6. Set up your landing page

Your landing page is the web page where your potential customers are redirected after clicking on your Google ad. You must therefore choose a page that is relevant according to the keywords you have chosen or even according to your Google advertising and that your customers find what they are looking for as quickly as possible: therefore, if your Google ad makes the yarn sale promotion, choose a landing page where the yarn is featured, instead of just redirecting people to the homepage of your website.

7. Choose on which devices your Google ads will appear

Do your target customers primarily use desktop, mobile, or both to do their research? Are you more interested in reaching buyers when they are outside or rather people who want to make an immediate purchase online? When setting up your Google Ads account, you need to be careful to define the type of customers you are trying to reach with your ads (and even more importantly, the type of devices your target customers primarily use to shop). . For example, if you own an auto repair shop, you're going to try to attract people who are nearby and need help, so consider showing your Google ads on mobile instead.


8. Write your Google ads

Your Google ad is the first impression customers will have of your business, so be sure to communicate what you have and what people are looking for. It's easier when your Google ad contains the keywords the person is looking for. What you can accomplish by dividing your campaign into clear Google ad groups, and writing a single Google ad for each of them (a feed promotion ad for your feed keywords, and a crafts for your crafting supplies, for example). This will have the effect that your Google ad will be much more relevant to your potential customers and will also possibly increase your “Quality Score”.

It's also a good idea to include a “call to action” in your Google ad: a clear, concise message telling the reader what you'd like them to do after seeing your Google ad. It can be phrases like “buy now” or “learn more” that will make your potential customers want to click on your Google ad.

Finally, before posting your ad, analyze it one last time to pay attention to grammar or spelling errors.

9. Connect your account to Google Analytics

Google Analytics is a free tool that will allow you to know how many people click on your Google ad or interact with your website. You don't necessarily need to use Analytics to use Google Ads, so you're free to skip ahead if you wish.

Even Google Ads can tell you how many people are clicking on your Google ad, integrating Google Ads with Analytics lets you keep tabs on what people are doing once on your site. For example, if visitors come to your website, but leave immediately, you may not be aiming at the right target or you are leading them to the wrong part of your website. This information can therefore help you better organize your Google ads and possibly better your marketing budget.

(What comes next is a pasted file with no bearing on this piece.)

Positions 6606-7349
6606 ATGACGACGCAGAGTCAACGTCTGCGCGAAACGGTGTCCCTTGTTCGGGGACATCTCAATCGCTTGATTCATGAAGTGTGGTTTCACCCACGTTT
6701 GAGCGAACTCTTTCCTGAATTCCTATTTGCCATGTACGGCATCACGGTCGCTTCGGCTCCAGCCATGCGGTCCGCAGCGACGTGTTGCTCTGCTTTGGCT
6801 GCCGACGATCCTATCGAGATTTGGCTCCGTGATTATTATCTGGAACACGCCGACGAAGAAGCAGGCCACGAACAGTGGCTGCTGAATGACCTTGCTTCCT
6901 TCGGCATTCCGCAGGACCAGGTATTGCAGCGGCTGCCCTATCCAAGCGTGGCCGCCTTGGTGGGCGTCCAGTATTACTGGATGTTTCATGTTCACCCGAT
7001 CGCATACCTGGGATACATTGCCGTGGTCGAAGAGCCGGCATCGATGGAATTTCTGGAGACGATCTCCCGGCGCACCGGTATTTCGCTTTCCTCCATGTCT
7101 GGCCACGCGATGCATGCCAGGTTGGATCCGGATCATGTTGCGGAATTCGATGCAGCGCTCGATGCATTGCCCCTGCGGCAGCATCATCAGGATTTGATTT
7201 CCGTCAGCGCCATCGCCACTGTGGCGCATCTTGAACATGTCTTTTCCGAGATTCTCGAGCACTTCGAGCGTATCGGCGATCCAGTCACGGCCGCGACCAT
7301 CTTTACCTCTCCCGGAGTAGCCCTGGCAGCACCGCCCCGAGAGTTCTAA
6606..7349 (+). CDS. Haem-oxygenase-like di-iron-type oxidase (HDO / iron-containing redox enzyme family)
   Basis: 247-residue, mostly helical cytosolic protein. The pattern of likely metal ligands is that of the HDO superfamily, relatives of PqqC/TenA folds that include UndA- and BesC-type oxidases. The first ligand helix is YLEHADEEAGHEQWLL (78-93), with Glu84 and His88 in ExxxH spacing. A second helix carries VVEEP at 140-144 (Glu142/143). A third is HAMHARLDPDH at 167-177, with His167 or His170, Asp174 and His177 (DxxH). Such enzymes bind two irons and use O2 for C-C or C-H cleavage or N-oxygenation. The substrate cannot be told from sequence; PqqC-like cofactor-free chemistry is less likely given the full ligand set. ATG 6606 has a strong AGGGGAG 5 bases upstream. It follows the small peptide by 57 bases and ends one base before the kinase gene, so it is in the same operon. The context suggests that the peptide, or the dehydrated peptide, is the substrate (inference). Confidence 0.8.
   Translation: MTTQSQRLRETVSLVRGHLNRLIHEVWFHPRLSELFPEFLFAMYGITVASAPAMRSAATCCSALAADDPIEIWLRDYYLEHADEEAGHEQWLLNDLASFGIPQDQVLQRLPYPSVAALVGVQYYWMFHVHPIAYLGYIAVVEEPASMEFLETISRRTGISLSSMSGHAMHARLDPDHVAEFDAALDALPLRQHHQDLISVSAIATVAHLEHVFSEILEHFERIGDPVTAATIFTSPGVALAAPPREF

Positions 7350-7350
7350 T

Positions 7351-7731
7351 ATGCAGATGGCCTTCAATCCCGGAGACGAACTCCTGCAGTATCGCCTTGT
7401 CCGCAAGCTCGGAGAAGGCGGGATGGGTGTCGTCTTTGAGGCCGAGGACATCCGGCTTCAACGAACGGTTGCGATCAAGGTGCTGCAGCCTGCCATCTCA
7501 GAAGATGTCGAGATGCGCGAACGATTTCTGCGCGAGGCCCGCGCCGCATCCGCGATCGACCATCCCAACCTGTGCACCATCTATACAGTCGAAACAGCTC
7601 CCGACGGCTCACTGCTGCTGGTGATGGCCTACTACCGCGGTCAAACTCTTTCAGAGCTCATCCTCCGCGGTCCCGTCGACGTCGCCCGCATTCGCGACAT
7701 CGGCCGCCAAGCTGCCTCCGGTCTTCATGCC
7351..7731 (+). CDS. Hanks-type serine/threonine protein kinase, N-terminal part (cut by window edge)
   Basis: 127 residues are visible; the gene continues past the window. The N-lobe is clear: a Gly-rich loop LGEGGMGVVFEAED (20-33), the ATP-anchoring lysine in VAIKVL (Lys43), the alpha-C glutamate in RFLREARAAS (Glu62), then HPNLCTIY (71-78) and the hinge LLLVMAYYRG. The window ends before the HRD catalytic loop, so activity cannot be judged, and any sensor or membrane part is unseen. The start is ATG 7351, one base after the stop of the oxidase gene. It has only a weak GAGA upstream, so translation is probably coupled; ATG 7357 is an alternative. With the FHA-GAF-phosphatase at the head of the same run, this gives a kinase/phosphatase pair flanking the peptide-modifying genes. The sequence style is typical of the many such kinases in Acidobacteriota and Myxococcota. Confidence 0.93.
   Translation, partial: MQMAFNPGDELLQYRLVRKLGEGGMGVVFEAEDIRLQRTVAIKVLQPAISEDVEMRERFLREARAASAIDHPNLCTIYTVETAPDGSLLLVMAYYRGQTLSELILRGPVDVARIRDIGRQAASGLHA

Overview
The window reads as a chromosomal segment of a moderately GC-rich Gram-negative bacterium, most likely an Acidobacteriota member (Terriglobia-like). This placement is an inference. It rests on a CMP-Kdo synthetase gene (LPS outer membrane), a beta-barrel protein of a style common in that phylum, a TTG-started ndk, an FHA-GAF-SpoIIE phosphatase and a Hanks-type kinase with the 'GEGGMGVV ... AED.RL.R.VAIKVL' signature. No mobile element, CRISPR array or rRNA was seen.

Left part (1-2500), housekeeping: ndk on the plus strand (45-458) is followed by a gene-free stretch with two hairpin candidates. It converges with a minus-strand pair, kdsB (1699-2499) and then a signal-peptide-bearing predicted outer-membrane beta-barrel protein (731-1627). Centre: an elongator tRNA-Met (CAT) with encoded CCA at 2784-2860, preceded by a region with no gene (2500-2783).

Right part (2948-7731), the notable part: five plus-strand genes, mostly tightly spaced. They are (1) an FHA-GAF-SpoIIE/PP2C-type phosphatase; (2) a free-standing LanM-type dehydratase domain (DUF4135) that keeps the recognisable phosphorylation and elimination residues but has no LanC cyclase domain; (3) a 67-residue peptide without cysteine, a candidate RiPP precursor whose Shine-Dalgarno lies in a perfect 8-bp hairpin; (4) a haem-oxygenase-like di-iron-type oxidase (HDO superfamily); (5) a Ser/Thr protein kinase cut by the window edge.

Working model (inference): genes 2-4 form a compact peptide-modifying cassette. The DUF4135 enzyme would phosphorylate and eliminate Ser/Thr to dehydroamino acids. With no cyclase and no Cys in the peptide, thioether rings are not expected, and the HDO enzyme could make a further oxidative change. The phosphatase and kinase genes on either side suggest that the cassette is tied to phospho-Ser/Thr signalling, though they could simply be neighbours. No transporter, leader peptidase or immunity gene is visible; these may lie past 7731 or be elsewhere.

10. Get started and analyze your data to make improvements afterwards

Good game ! You are now ready to activate your Google advertising campaigns and analyze how they are performing. Remember to frequently check which Google ads and keywords are generating the most clicks and the most conversions. Once you are familiar with Google Ads, we invite you to look at the strategies that will allow you to achieve your objectives.

You can refer to this Google Ads article at any time, and there is additional information at The Google Ads Help Guide .

We recommend our article which shows you how to properly manage your Google Ads budget and set good bids .

Moreover, if you would like to know more about the subject or wish to improve your marketing campaigns, do not hesitate to consult this service page or simply contact us for a free consultation and personalized support for your needs and your budget. 

We are an agency specializing in marketing and we have been helping entrepreneurs and companies for more than 10 years to succeed in their digital transformation and increase their conversion rates. 

See you soon, for a next column

.




Frequently Asked Questions

1. Organisez votre compte, 2. Définissez votre budget, 3. Choisir ses mots-clés, 4. Définissez vos types de correspondance de mots-clés, 5. Mettez en place votre landing page, 6. Choisir sur quels appareils apparaîtront vos annonces, 7. Ecrivez vos annonces, 8. Connecter votre compte à Google Analytics, 9. Lancez vous et analysez vos données

Broad Match ( requêtes larges ), Broad Match Modifier ( requête large modifiée ), Phrase Match ( correspondance exacte ), Exact Match ( correspondance parfaite ) et Negative Match ( correspondance négative )



Nicolas Chevillard

Nicolas is a marketing assistant for Oshara Inc. He is passionate about digital and loves creating content on the theme of marketing and technology to teach you more!